As the saying goes, running is 10% physical, and 90% mental. Are you holding yourself back from a personal record because you are struggling to get out of your own head? Common mental blocks and ways to overcome them are described.
One Mental Block that runners often face is “imposter syndrome.” This phenomenon occurs when the athlete feels that he or she does not belong in a particular running race or running field, due to a lack of confidence in his or her abilities. Often times, these athletes project their own feelings about themselves onto others, and worry that those people will judge the athlete’s performance before the race even begins. Overcoming a lack of confidence is multifaceted, one that requires learning to ignore the negative voice inside your head.. The best approach is to practice confidence daily during your training. This may involve using a mantra such as “I can and I will” or visualization exercises during workouts.
Another common mind block is the game of “what if”? Runners often waste mental energy in the days and weeks leading up to a big race by worrying about every “what if” scenario possible. What if the weather is bad for the race? What if I don’t run my best? What if I get injured during the race? What if an unknown competitor shows up and beats me? These scenarios are all impossible to control, which makes worrying futile. The best way to avoid wasting precious mental energy is to focus solely on what you can control, according to mental game coach Dean Hebert. “Controllables” include your own attitudes, actions, inactions, thoughts, feelings, and reactions, while “uncontrollables” include the weather and thoughts/feelings/actions of others.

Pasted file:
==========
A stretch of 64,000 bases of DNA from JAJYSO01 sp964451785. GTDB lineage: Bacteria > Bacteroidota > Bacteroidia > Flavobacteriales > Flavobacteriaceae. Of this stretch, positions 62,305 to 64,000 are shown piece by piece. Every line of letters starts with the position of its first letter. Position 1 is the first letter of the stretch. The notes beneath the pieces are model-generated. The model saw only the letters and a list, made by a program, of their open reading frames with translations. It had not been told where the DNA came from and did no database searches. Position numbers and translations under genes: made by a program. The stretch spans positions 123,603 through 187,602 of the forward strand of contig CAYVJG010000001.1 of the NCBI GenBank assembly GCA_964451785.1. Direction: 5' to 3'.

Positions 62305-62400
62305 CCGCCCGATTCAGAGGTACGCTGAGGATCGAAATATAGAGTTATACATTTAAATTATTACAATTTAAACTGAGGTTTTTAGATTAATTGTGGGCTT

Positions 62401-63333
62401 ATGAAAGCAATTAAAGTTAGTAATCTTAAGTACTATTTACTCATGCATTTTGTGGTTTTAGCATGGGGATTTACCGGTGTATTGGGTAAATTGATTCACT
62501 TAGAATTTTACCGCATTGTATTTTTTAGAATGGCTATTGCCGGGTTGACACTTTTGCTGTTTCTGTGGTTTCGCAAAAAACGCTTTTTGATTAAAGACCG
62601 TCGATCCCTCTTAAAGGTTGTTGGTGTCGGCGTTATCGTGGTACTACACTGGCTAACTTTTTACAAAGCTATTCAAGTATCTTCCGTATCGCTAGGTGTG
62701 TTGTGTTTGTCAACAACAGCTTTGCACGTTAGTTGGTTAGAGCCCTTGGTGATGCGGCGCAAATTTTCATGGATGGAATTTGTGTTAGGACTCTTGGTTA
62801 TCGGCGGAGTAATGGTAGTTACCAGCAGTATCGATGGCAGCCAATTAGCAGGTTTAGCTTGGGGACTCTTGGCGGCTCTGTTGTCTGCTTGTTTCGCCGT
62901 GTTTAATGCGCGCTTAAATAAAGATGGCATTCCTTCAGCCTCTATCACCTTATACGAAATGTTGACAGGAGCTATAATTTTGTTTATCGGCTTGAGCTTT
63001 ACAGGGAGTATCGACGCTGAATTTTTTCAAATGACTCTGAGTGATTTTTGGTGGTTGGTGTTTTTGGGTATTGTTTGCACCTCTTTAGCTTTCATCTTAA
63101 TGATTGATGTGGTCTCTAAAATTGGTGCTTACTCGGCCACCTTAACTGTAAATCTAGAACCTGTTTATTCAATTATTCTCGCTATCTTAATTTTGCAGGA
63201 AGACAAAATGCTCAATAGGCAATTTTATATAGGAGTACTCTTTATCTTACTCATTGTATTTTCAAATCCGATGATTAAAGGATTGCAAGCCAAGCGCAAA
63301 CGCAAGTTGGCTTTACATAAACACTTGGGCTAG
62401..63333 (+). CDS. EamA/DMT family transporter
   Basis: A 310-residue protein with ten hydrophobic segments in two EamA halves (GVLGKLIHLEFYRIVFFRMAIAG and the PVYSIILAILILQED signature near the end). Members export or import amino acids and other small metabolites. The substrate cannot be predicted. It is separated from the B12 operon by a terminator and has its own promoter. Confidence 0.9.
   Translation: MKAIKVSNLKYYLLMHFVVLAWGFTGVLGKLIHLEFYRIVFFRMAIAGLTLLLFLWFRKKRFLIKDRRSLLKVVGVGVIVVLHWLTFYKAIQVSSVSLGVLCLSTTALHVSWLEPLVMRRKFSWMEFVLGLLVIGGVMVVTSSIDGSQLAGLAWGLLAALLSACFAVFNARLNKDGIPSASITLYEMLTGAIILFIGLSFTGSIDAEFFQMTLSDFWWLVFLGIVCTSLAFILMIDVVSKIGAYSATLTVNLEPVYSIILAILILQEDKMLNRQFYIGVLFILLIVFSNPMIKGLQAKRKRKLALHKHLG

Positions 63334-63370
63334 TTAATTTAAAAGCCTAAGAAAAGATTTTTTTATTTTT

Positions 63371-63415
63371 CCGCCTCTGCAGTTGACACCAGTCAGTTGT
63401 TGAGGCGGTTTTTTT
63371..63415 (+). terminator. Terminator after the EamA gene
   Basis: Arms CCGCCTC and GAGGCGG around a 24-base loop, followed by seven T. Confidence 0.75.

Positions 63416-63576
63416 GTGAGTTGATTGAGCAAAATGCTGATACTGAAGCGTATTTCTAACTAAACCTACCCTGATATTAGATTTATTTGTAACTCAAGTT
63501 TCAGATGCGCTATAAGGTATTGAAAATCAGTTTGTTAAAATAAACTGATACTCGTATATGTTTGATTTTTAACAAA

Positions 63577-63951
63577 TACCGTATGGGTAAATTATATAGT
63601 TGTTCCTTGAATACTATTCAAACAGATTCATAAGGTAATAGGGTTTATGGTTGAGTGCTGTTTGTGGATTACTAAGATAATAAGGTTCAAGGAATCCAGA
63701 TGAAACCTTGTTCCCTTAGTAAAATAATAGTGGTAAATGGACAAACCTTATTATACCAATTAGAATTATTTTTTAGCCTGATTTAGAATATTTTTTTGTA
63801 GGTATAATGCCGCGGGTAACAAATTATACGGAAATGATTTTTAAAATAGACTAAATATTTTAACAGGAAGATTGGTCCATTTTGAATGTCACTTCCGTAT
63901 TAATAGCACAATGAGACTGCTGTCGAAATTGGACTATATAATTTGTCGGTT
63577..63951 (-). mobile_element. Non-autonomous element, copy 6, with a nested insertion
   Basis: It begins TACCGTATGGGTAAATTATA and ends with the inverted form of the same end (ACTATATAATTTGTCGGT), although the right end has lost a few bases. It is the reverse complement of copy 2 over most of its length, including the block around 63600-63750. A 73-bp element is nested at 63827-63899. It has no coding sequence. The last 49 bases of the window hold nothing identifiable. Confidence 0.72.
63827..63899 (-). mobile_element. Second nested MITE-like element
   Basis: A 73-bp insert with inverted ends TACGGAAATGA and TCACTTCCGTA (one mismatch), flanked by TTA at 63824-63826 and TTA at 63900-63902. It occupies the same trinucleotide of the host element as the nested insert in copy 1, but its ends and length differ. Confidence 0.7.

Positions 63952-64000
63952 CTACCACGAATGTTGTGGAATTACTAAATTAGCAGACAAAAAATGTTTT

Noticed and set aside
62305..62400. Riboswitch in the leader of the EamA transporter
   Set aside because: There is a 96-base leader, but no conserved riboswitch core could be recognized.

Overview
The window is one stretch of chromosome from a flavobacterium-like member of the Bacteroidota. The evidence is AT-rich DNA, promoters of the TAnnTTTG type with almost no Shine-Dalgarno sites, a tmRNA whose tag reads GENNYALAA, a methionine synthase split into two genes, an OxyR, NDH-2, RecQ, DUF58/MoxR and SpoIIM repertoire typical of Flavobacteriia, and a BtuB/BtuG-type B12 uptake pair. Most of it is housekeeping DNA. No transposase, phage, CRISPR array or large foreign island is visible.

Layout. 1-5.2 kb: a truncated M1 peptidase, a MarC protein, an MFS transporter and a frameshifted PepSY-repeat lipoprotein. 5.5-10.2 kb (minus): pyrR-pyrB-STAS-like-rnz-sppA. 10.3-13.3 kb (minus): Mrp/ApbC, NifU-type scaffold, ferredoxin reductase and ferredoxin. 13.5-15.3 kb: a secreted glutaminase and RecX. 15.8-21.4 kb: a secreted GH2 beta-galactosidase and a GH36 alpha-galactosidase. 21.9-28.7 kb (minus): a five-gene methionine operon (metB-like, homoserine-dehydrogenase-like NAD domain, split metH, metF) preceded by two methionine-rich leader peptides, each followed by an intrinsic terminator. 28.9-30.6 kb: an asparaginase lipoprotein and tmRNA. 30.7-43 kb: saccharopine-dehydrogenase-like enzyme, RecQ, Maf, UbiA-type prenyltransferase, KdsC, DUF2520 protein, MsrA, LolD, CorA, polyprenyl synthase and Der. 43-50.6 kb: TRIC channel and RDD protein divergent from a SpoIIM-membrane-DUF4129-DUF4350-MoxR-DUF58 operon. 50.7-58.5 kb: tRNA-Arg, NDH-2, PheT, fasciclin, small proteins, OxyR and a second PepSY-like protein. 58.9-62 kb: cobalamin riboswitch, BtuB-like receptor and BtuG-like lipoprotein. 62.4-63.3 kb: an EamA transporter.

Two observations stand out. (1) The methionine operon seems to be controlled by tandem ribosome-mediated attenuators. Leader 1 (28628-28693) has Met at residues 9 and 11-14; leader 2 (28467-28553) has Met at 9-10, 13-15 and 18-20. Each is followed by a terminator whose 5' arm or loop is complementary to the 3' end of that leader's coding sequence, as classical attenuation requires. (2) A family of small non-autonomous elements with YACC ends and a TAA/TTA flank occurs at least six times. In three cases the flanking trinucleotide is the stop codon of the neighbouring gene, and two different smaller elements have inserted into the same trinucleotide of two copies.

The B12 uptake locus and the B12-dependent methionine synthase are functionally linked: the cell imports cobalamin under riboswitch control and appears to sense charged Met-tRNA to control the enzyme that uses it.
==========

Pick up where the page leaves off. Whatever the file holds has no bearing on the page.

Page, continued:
Runners have a tendency to be comparative, both of themselves and others. However, when approached negatively, these comparisons do little more than destroy an athlete’s confidence. While the easiest way to avoid comparisons is to ignore what others are doing in the first place, this is not always feasible. Instead, the next time you catch yourself comparing your accomplishments to someone else, take a step back, mentally, and ask yourself what you are gaining. Comparisons do not change your present fitness level or ability, and serve no useful purpose.
Finally, general anxiety may plague a runner in the days leading up to the race. Commonly, irrational fears are to blame in this scenario, such as not being able to finish the race, worrying that friends or family members will regret traveling to cheer for you, or simply fearing the race itself. One tactic is to set a timer for a short duration, such as 5 – 10 minutes, and write down all of your anxieties. Once the timer is up, spend another 5 - 10 minutes writing down why each fear is irrational. For instance, if you wrote down that you are afraid you won’t finish the race, remind yourself that you trained hard, and unless something catastrophic happens (which would be rare), not finishing shouldn’t be a concern. After this exercise is complete, use it as a reference sheet every time you have a negative thought.
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